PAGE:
"More addictive than a goddam video game" - Balloon Juice

"One of my very favorite music blogs ever..." - Singer/Songwriter Emma Wallace

"Fascinating... really GREAT!!! You'll learn things about those tunes we all LOVE to play and blow on... SOD is required reading for my advanced students. It's fun, too!" - Nick Mondello of
AllAboutJazz.com

"I never let a day go by without checking it." - Bob Madison of Dinoship.com

"I had dinner the other night with some former WNEW staff members who spoke very highly of your work." - Joe Fay

Thursday, December 27, 2012

I'll Be Home for Christmas

By Walter Kent & Kim Gannon
1943

A warm yet melancholy Christmas standard that dates back to World War II, during which the lyric held a special meaning for soldiers stationed overseas for the holidays. Bing Crosby introduced the tune in time for Christmas 1943, and his version was shipped directly to those soldiers. A controversy ensued over the copyright when poet Buck Ram alleged that the title was stolen from a poem he had written. Some songwriting credits include Ram for this reason. Since WWII, it has become a standard expression of Christmas longing for families everywhere.

Lyrics:

I'll be home for Christmas,
You can count on me.
Please have snow
And mistletoe,
And presents under the tree.

Christmas Eve will find me
Where the love-light gleams.
I'll be home for Christmas,
If only in my dreams.

Recorded By:

Frank Sinatra
Perry Como
Al Green
Leon Redbone
Joe Williams

Wednesday, December 12, 2012

This Love of Mine

By Sol Parker, Henry Sanicola & Frank Sinatra
1941

As a way of commemorating the birthday of Frank Sinatra, perhaps the greatest ambassador of the Great American Songbook, we're spotlighting one of the handful of songs he actually had a hand in writing. Possibly his most famous composition (he served as lyricist), "This Love of Mine" was written during Frank's time with the Tommy Dorsey orchestra, and it was Dorsey's band that introduced it, with a record that rose to #3 on the charts. It would forever be associated with the crooner, who re-recorded the tune on his seminal 1955 album In the Wee Small Hours.

Lyrics:

This love of mine goes on and on,
Tho' life is empty since you have gone.
You're always on my mind, tho' out of sight
It's lonesome thru the day,
But oh! the night.

I cry my heart out it's bound to break,
Since nothing matters, let it break.
I ask the sun and the moon,
The stars that shine,
What's to become of it, this love of mine.

Recorded By:

Ella Fitzgerald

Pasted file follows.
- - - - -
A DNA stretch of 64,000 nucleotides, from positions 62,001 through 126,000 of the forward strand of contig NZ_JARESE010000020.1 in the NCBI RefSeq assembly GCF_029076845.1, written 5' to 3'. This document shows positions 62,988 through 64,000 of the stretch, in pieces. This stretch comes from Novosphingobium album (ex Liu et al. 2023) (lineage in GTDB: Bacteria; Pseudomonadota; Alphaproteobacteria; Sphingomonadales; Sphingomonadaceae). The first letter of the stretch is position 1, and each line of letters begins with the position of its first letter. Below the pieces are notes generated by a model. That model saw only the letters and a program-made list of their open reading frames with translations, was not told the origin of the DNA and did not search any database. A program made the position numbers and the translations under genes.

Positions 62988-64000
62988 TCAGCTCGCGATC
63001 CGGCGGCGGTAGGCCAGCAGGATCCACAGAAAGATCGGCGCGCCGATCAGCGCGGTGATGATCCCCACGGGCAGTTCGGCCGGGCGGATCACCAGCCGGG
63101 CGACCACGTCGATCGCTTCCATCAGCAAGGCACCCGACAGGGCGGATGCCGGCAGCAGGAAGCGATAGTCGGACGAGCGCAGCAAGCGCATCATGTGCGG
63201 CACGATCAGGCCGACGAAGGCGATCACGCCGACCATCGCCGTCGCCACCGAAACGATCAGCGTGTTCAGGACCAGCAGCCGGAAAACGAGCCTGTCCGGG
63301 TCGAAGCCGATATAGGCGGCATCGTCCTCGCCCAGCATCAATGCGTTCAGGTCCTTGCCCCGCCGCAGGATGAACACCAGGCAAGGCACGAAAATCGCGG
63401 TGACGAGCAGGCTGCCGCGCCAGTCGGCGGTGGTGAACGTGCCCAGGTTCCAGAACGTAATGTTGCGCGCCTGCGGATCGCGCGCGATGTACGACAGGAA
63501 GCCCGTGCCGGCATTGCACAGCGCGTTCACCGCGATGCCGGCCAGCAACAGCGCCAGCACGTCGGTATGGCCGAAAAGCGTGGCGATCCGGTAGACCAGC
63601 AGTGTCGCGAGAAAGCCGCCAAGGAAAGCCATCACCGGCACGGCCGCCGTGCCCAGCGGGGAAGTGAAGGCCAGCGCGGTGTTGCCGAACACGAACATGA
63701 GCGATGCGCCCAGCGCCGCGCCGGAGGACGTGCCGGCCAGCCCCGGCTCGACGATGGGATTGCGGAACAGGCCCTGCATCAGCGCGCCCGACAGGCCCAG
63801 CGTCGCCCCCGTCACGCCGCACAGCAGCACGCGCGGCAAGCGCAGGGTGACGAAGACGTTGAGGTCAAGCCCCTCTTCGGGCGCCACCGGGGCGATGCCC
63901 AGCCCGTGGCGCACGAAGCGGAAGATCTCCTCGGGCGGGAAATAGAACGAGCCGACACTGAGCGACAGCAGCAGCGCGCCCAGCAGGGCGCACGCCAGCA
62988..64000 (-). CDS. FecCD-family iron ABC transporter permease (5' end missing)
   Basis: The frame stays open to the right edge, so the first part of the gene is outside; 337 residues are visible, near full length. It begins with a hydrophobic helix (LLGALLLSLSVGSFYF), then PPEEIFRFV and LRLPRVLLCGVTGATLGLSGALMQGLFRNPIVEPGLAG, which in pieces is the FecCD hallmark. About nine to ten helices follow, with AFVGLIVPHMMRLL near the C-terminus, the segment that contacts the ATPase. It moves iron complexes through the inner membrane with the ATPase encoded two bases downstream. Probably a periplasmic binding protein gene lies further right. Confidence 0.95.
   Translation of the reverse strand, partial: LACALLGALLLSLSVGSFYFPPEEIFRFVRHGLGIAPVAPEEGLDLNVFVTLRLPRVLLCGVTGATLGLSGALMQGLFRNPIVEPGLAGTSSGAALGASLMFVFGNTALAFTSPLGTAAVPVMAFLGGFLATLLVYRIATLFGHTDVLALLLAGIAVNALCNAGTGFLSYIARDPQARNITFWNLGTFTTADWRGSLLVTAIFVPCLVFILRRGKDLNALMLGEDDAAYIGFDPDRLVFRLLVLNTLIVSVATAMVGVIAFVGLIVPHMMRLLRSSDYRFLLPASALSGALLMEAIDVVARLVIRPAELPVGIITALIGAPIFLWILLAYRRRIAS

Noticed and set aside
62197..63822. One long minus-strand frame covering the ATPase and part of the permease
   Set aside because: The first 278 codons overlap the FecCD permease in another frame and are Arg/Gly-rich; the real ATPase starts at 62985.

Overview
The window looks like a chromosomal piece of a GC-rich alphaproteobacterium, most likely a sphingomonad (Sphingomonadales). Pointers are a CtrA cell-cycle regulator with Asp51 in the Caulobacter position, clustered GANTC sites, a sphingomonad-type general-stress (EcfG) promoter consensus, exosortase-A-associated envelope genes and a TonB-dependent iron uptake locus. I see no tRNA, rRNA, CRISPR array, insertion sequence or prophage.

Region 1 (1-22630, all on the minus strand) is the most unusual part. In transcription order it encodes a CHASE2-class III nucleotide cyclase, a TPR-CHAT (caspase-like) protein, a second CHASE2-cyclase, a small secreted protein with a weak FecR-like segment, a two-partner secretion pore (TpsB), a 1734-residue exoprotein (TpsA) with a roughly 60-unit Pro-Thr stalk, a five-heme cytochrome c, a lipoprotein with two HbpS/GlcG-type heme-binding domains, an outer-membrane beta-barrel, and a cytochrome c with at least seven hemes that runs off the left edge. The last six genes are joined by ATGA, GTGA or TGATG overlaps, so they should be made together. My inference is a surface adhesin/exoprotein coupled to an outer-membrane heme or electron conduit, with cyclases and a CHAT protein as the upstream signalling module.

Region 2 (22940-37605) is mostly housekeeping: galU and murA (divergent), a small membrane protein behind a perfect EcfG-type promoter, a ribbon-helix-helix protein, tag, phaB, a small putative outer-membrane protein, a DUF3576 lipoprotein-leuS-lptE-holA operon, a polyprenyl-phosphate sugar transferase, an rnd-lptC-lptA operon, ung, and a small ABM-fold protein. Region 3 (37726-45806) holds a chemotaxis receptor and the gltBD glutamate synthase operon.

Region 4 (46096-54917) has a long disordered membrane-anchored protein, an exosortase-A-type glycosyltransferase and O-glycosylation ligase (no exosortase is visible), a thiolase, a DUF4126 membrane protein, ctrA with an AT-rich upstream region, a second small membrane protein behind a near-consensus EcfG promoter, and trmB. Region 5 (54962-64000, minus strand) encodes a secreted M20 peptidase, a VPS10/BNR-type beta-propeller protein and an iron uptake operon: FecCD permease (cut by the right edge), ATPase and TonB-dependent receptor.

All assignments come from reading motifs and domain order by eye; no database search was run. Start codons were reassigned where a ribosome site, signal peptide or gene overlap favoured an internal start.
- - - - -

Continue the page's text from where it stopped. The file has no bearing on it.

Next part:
Stan Kenton w/Cyd Charisse
Sonny Rollins Quartet
Jack Jones
Ray Charles

HAPPY BIRTHDAY FRANK!

Friday, December 7, 2012

Rhode Island Is Famous For You

By Arthur Schwartz & Howard Dietz
1948

A ridiculously cute and catchy number from the obscure Schwartz/Dietz musical revue Inside the U.S.A. The show only ran for a few months, and only produced one hit, "Haunted Heart". Most attribute this to the ASCAP strike that prevented the recording of a proper cast album or radio version. This particular number was introduced in the show by Jack Haley, best known as the Tin Man from The Wizard of Oz. Like the rest of the numbers/sketches in the show, it spotlights a particular state--although in this case, it also includes many others in a classic "list-song" format.

Lyrics: 

Copper comes from Arizona
Peaches come from Georgia
And lobsters come from Maine
The wheat fields
Are the sweet fields of Nebraska
And Kansas gets bonanzas from the grain

Old whiskey comes from old Kentucky
Ain't the country lucky
New Jersey gives us glue
And you, you come from Rhode Island
And little old Rhode Island
Is famous for you

Cotton comes from Lou-siana
Gophers from Montana
And spuds from Idaho
They plow land
In the cow land of Missour-a
Where most beef meant
For roast beef seems to grow

Grand canyons come from Colorad-a
Gold comes from Nevada
Divorces also do
And you, you come from Rhode Island
Little old Rhode Island
Is famous for you

Pencils come from Pennsylvania
Vest from Vest Virginia
And Tents from Tent-esee
They know mink where they grow
Mink in Wyo-mink
A camp chair in New Hamp-chair
That's for me

And minnows come Minnesota
Coats come from Dakota
But why should you be blue?
For you, you come from Rhode Island
Don't let them ride Rhode Island
It's famous for you

Recorded By:

John Pizzarelli
Blossom Dearie
Jack Haley
Nancy Lamott
Layla Solomon (my daughter's own rendition, which I hope you enjoy!)

Listen to Martini in the Morning

Jazz News